Burma’s military junta has launched a cyber-offensive against websites operated by exiled opposition democrats.
“I think they are preparing for the general election. They are now testing it,” said the DVB’s Toe Zaw Latt.
The junta has received technical advice on conducting cyber-attacks from other authoritarian regimes
“Although the government blocks news websites, people here were logging onto the websites through proxy sites,” said one observer. “So the government found a way to deal with that. First they sought help from Russia and China. Now they have been working with some hackers from Singapore since six months ago.”
The attacks provide further evidence that authoritarian regimes are becoming more aggressive and pro-active in combatting cyber-activism.
Like many other democracy and civil society groups, Burma’s exiled democrats have used new social media to circumvent domestic censorship and communicate with supporters inside the country.
Sunday was an important anniversary for Suu Kyi, writes Jared Genser, her international counsel:
But there were no celebrations. There was little to commemorate. Not her husband’s funeral, her children’s weddings or the birth of her grandchildren; she has missed all of these. As of Sunday, Suu Kyi has spent 15 of the last 21 years under house arrest.
There is speculation that the ruling military junta may release the Nobel laureate after the November 7 elections, the first to be held since 1990, when Suu Kyi’s National League for Democracy secured a large popular majority. The junta annulled those results and has held power ever since.
“Regardless of Suu Kyi’s release, the United States must not recognize these elections as anything but a charade,” writes Genser, president of Freedom Now and a former Reagan-Fascell fellow at the National Endowment for Democracy.
“There is no sign that there will be legitimacy associated with this process,” U.S. Assistant Secretary of State Kurt Campbell has said, adding that “recent reports that balloting will be deeply restricted in ethnic areas is worrisome.”
Observers are closely monitoring the poll’s impact on the country’s restive ethnic minority groups, which comprise about a third of the population.
The Obama administration should fully implement sanctions, appoint a special coordinator on Burma, and take the lead in pressing for a United Nations commission of inquiry into the regime’s atrocities, Genser argues. But it must also urge U.N. Secretary-General Ban Ki-moon to restart direct talks with the junta.
“It is only through a facilitated process of tripartite dialogue among the junta, Suu Kyi and the National League for Democracy and the country’s disparate ethnic groups that any real reconciliation and progress toward democracy will be made,” he contends.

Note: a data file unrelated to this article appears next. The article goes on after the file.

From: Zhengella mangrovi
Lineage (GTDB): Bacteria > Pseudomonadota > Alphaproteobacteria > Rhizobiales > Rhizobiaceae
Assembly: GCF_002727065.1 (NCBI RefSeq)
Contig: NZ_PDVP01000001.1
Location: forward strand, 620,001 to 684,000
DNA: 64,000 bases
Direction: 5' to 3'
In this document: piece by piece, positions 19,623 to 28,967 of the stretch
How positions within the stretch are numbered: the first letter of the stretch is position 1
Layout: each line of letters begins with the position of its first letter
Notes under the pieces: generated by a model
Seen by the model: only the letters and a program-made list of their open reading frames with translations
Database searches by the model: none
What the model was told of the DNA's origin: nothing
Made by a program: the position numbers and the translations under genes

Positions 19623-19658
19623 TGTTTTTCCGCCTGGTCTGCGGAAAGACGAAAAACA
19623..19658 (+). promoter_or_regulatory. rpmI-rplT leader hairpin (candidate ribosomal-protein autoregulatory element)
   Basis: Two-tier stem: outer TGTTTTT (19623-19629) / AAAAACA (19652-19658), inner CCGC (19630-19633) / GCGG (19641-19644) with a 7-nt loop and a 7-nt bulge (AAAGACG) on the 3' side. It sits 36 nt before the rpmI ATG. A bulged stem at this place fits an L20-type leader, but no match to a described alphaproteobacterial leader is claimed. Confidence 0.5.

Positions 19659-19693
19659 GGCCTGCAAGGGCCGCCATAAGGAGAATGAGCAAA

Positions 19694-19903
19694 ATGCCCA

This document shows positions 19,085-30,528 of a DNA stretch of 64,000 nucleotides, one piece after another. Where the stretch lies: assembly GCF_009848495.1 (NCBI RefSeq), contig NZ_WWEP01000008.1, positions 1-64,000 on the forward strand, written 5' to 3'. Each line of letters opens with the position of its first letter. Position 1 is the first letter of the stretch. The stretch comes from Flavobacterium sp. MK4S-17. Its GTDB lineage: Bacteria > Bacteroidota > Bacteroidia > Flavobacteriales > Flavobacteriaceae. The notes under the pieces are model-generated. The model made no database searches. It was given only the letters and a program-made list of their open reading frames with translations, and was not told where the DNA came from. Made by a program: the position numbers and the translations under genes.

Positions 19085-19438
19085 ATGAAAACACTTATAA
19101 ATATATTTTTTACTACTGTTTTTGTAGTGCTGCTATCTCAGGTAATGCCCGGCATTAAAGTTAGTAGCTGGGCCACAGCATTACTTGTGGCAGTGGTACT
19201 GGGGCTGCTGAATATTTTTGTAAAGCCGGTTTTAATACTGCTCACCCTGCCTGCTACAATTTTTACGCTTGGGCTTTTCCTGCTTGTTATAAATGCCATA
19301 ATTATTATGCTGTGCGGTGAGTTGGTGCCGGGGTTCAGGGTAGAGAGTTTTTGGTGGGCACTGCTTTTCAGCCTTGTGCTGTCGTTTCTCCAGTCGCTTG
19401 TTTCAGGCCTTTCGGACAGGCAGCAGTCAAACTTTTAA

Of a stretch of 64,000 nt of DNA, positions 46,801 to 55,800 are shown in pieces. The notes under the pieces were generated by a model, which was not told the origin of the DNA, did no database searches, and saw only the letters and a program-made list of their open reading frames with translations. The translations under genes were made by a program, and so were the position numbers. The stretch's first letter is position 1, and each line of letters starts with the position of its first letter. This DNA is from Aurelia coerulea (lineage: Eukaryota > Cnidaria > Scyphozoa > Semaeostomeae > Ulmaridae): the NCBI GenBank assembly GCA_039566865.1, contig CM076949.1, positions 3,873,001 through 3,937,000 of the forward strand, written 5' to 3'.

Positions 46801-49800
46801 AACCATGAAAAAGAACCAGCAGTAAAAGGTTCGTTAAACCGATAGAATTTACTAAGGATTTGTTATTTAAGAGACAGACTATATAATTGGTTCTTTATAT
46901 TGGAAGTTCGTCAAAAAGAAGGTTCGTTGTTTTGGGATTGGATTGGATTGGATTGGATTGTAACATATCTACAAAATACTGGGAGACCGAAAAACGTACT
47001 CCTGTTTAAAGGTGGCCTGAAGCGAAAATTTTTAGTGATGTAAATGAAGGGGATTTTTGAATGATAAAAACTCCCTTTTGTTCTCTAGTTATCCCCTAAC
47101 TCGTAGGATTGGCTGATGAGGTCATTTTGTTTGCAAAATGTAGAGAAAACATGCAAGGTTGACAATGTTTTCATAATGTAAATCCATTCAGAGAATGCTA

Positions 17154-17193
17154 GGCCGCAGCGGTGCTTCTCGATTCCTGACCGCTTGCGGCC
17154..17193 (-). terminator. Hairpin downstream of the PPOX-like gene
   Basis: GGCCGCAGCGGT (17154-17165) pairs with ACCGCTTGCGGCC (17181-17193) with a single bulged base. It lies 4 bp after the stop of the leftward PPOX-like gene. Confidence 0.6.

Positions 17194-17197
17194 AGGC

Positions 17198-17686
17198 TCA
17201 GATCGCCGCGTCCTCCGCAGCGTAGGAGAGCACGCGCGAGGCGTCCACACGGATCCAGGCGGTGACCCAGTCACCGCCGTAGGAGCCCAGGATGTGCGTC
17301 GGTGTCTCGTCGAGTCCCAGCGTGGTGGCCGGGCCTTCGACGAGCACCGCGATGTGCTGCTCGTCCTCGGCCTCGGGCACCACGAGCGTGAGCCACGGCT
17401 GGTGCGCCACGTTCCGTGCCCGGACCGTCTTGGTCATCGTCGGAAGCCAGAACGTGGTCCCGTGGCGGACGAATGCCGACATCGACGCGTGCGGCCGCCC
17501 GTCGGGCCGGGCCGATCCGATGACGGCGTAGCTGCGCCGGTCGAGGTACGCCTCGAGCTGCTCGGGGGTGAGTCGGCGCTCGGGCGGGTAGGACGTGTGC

The poll represents “an effort to cover the regime with a thin veneer of democratic legitimacy,” according to Brian Joseph, the NED’s senior director for Asia.
He echoes the call for a balanced approach that reflects both the U.S. interest in promoting democracy and human rights with the need to engage the regime.
“The United States should be flexible in its approach and steadfast in its principles. But there’s no need to let the Burmese junta dictate the agenda,” he has argued.
Some argue that the regime is immune to international pressure, but November’s poll is itself a sign of the generals’ vulnerability, writes Waihnin Pwint Thon. Her father, Ko Mya Aye, is one of the celebrated Generation 88 student leaders who mobilized up to a million people on 8 August 1988 to protest against the junta, actions which earned him a 65-year jail sentence.
“India wants to keep China at bay by trying to be equally friendly with the Burmese regime, not by trying to export its democracy to a weak neighbor, a policy which the Indians fear would push the Burmese military even further into the arms of the Chinese,” notes Asia analyst Bertil Lintner.
Claims that the election may mark the start of a gradual process of liberalization led by reformist elements in the military are far-fetched.
“This thesis presupposes that a younger, more liberal generation of army officers exists. The bitter reality is that it doesn’t,” Lintner argues. “Lower and middle-ranking army officers remain immensely loyal to the leadership, knowing full well that they can only rise to prominent and privileged positions by showing that they are even more hard-line than their superiors.”